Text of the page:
After Krushchev's removal in 1964, the cultural climate again became more repressive. The publishing of Solzhenitsyn's work quickly stopped; as a writer, he became a non-person, and, by 1965, the KGB had seized some of his papers, including the manuscript of The First Circle. Meanwhile Solzhenitsyn continued to secretly and feverishly work upon the most subversive of all his writings, The Gulag Archipelago. The seizing of his novel manuscript first made him desperate and frightened, but gradually he realized that it had set him free from the pretenses and trappings of being an "officially acclaimed" writer, something which had come close to second nature, but which was becoming increasingly irrelevant.

After the KGB had confiscated Solzhenitsyn's materials in Moscow, during 1965–1967 the preparatory drafts of The Gulag Archipelago were turned into finished typescript in hiding at his friends' homes in Estonia. Aleksandr Solzhenitsyn had befriended Arnold Susi, a lawyer and former Estonian Minister of Education in a Lubyanka Prison cell. After completion, Solzhenitsyn's original handwritten script was kept hidden from the KGB in Estonia by Arnold Susi's daughter Heli Susi until the collapse of the Soviet Union.[27][28]

In 1969 Solzhenitsyn was expelled from the Union of Writers. In 1970, Solzhenitsyn was awarded the Nobel Prize in Literature. He could not receive the prize personally in Stockholm at that time, since he was afraid he would not be let back into the Soviet Union. Instead, it was suggested he should receive the prize in a special ceremony at the Swedish embassy in Moscow. The Swedish government refused to accept this solution, however, since such a ceremony and the ensuing media coverage might upset the Soviet Union and damage Sweden's relations with the superpower. Instead, Solzhenitsyn received his prize at the 1974 ceremony after he had been deported from the Soviet Union.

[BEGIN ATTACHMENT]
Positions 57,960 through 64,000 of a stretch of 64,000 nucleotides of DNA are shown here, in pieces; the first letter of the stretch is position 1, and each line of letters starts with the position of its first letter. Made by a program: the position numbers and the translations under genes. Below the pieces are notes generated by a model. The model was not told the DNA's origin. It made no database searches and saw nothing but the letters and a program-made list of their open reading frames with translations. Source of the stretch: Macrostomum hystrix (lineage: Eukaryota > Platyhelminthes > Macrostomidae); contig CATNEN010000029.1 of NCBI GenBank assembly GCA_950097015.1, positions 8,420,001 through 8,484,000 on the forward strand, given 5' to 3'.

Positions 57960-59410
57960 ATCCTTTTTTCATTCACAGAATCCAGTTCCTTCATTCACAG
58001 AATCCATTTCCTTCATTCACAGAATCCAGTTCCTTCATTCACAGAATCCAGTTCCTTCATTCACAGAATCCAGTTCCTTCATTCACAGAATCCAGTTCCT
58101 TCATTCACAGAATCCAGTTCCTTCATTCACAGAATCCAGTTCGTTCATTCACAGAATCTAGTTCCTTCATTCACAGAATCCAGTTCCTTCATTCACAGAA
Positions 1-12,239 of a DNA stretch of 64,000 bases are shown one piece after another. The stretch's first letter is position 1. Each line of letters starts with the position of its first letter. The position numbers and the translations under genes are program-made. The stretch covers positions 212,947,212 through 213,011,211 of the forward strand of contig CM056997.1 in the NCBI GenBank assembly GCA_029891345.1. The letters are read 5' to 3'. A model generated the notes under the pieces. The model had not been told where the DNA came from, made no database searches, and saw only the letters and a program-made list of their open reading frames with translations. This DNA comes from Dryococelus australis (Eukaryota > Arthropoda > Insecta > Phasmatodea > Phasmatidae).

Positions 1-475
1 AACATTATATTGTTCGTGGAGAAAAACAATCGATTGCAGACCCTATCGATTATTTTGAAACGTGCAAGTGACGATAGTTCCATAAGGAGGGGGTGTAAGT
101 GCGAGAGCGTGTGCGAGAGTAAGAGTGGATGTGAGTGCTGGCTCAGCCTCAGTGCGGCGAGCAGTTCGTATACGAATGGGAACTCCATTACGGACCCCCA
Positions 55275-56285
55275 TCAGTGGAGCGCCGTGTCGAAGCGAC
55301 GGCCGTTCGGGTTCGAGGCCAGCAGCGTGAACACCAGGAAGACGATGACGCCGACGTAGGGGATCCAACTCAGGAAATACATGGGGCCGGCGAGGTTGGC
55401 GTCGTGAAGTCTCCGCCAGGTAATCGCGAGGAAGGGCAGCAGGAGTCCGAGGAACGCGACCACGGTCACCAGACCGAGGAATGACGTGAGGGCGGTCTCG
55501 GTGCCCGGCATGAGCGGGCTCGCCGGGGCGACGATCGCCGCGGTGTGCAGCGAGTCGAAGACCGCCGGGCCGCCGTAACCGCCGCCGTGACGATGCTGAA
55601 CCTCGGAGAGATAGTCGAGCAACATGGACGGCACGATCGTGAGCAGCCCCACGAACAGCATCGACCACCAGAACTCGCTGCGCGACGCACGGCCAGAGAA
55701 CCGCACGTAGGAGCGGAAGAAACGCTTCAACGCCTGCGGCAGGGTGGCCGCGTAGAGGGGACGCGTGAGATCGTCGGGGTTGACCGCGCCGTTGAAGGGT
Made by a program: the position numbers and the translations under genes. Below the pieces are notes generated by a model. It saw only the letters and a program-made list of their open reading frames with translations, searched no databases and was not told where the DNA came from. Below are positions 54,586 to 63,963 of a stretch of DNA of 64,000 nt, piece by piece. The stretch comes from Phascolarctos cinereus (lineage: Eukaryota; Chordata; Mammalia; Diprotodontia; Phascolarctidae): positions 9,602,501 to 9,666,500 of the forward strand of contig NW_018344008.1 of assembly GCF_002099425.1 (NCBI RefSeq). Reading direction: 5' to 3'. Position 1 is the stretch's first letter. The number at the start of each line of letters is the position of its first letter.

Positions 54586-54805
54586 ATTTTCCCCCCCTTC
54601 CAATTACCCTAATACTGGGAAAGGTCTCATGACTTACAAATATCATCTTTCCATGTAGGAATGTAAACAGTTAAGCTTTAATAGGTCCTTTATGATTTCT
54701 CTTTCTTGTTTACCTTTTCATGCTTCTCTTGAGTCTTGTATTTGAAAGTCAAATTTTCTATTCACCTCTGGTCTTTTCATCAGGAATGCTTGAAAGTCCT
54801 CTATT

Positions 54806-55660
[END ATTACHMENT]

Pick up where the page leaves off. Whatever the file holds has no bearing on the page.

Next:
The Gulag Archipelago was composed during 1958–1967. This work was a three-volume, seven part work on the Soviet prison camp system (Solzhenitsyn never had all seven parts of the work in front of him at any one time). The Gulag Archipelago has sold over thirty million copies in thirty-five languages. It was based upon Solzhenitsyn's own experience as well as the testimony of 256[29] former prisoners and Solzhenitsyn's own research into the history of the penal system. It discussed the system's origins from the founding of the Communist regime, with Vladimir Lenin having responsibility, detailing interrogation procedures, prisoner transports, prison camp culture, prisoner uprisings and revolts, and the practice of internal exile.

According to fellow gulag historian Anne Applebaum, The Gulag Archipelago's rich and varied authorial voice, its unique weaving together of personal testimony, philosophical analysis, and historical investigation, and its unrelenting indictment of communist ideology made The Gulag Archipelago one of the most consequential books of the 20th century.[30]

The The Gulag Archipelago was met with extensive criticism by Party-controlled Soviet press, even though the book was not published in the USSR. An editorial in Pravda on 14 January 1974 accused Solzhenitsyn of supporting "Hitlerites" and making "excuses for the crimes of the Vlasovites and Bandera gangs". According to the editorial, Solzhenitsyn was "choking with pathological hatred for the country where he was born and grew up, for the socialist system, and for Soviet people."[31]